2007c.  Pungmi taehak ui kugŏ•han’guk munhak kyoyuk hyŏnhwang [Current status of Korean language and literature education in North America]. In Haeoe Hanʼgukhak paeksŏ.  Hanʼguk Kukche Kyoryu Chaedan (ed.). Seoul: Ŭryu munhwasa, 282-299.

2010a. “Dialect, Orthography and Regional Identity: P’yong’an Christians, Korean Spelling Reform, and Orthographic Fundamentalism.” The Northern region and Korean culture, history and identity. Ed. Sun Joo Kim. University of Washington Press, pp. 139-180.

2010b. (co-authored with German Kim) “Russian sources on the northern region of Korea from the 19th- and turn of the 20th centuries.” The Northern region and Korean culture, history and identity. Ed. Sun Joo Kim. University of Washington Press, pp. 254-294.

2011. “Monuments writ small: The politics of North Korean philatelic imagery and the commercialization of state sovereignty.” In: Rüdiger Frank (ed.), Exploring North Korean Arts. Vienna: Universität Wien and the Verlag für Moderne Kunst, pp. 192-240.

2012. James Scarth Gale, Korean literature in hanmun, and Korean books. In: Sŏul Taehakkyo Kyujanggak Han’gukhak Yŏn’guwŏn (eds.), Haeoe han’gukpon komunhŏn charyo ŭi t’amsaek kwa kŏmt’o. Seoul: Samgyŏng Munhwasa, pp. 237-264.

Conference Proceedings

1991.  “Korean Language Studies in the USSR: Past, Present and Future.” Ijungeoneohakhoe-ji 8: 42-153. Seoul: Korean Society of Bilingualism.

1994.  “Dialect Elements in Soviet Korean Publications from the 1920s.”  In NSL 7: Linguistic studies in the non-Slavic languages of the Commonwealth of Independent States and theBaltic Republics.  Howard I. Aronson, ed.  Chicago, Illinois: Chicago Linguistic Society: pp. 151-183.

2001a.  “Introduction: Language and Literature.”  In Korea between Tradition and Modernity: Selected Papers from the Fourth Pacific and Asian Conference on Korean Studies.  Yunshik Chang, Donald Baker and Nam-lin Hur, and Ross King, eds. Vancouver, BC: UBC Institute for Asian Research, pp. 317-319.

2001b.  “Blagoslovennoe: Korean village on the Amur, 1871 – 1937.”  In Vtoraia Kazakhstansko-Koreiskaya Mezhdunarodnaia Konferentsiia “Koreitsy i Tsentral’no-Aziatskii Region 2: 133-176. Almaty, Kazakhstan: Kazakhstansko-Koreiskii nauchnyi tsentr Almatinskogo Gosudarstvennogo Universiteta.

2003.  “Can Korean-to-English literary translation be taught? Some recommendations for Korean funding agencies.”  Korean Literature Translation Institute, eds.  2002 Seoul Symposium on Literature and Translation, pp. 211-225.

Translations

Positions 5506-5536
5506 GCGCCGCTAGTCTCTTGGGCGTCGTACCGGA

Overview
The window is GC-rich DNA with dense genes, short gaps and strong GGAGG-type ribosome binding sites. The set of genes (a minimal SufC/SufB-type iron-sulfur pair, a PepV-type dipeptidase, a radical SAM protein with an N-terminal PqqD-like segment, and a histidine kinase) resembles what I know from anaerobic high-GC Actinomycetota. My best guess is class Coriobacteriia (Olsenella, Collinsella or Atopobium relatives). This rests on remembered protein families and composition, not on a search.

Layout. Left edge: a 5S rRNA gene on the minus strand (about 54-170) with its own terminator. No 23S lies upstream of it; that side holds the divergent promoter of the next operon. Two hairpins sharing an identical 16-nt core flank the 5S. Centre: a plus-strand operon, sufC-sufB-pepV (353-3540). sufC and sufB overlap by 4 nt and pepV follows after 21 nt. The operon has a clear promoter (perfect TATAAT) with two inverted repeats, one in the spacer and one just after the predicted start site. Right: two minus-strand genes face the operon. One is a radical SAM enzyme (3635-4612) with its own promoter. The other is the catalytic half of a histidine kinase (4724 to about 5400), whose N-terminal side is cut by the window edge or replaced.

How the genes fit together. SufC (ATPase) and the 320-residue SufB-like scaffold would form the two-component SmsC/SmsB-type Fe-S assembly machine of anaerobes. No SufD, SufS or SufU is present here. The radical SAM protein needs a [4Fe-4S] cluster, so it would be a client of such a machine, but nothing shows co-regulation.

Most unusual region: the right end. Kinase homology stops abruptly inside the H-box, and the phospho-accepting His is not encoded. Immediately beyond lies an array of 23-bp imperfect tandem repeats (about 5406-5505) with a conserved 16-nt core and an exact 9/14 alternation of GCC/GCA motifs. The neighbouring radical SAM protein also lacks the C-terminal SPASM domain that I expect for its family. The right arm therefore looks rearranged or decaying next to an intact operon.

Korean Language Institute of Yonsei University (ed.). 1992. Han’gugŏ 1 (Korean 1).  Seoul: Yonsei University Press. 279 pp.

Korean Language Institute of Yonsei University (ed.). 1992. Han’gugŏ 2 (Korean 2).  Seoul: Yonsei University Press. 299 pp.

Korean Language Institute of Yonsei University (ed.). 1995.  Han’gugŏ Parum (Korean Pronunciation ). Seoul: Yonsei University Press. 138pp.

Song, Lavrentii.  1987.  Masteritsa (The Master Seamstress).  Translated from the original Russian in Korean Culture 17 (4 Winter) 1996 issue, pp. 38-45.

Lee, Hyeon-hie.  1999.  Pre-modern Korean and Dictionaries of Pre-modern Korean.  Seoul: Journal of Korean Studies. 1999. 40+.

Ihm, Ho Bin, Kyung Pyo Hong, and Suk In Chang. 2001.  Korean Grammar for International Learners.  Seoul: Yonsei University Press. 442 pages.

Cho, Myonghui.  Naktong River.  Translated from the original Korean in Korean Culture 22 (3 Fall 2001), pp. 24-33.

Kim, Zong-su.  History and future of Hangeul: Korea’s indigenous script. London, England: Global Oriental Publishers.  150 pages.  2006.

Reviews

Lee, Peter. “A Korean storyteller’s miscellany: the P’aegwan chapki of O Sukkwon“. King Alfred’s College. Winchester, England. 1991. Review of:  A Korean storyteller’s miscellany: the P’aegwan chapki of Ŏ Sukkwŏn. Princeton Library of Asian Translations. 1989. 312 pages. Literature and History, Second Series. 2.1 (1991): pp. 123 – 124.

2002. (Review article). The Korean Language. By Ho-min Sohn. Acta Koreana, vol. 5. no. 2, pp. 99-127.

2005.  “Introductory-level Korean Language Textbooks for the Anglophone Adult Learner: A Survey of Three Recent Publications.”  Journal of Korean Studies 10 (1): 145-190.

Other

1992. (and Keith Howard). “Selling Korean Studies in Britain.”  Newsletter 1 (New Series): 9-16.  London: British Association of Korean Studies.

2005. 영어사용자들의 한국어학습이 어려운 이유. 대산문화 webzine, fall issue (가을호). Retrieve at: http://daesan.or.kr/webzine_read.html?uid=1292&ho=14.

Summer 2008.  “Sup Sogui Hosu: The Korean Language Village.”  Korean Quarterly: 12-13.

Works in Progress

 

“An Unpublished Soviet Korean Grammar from 1932”

“A Failed Revolution in Korean Writing: The Attempt to Latinize Korean Writing in the Soviet Far East, 1928-1934”

The Korean Language in Imperial Russia. (2 vols.: pre-1917 written sources)

The Korean Language in the USSR. (2 vols.: post-1917, pre-1937 written sources, and oral materials recorded in the field, 1986-1999)

Soviet Korean Literature from the 1920s and 1930s (4 vols. of reproductions, with an introductory essay)

(and Hyeonhee Lee) Samkang Hayngsilto: Illustrated Conduct of the Three Bonds (Annotated English translation of the British Library copy)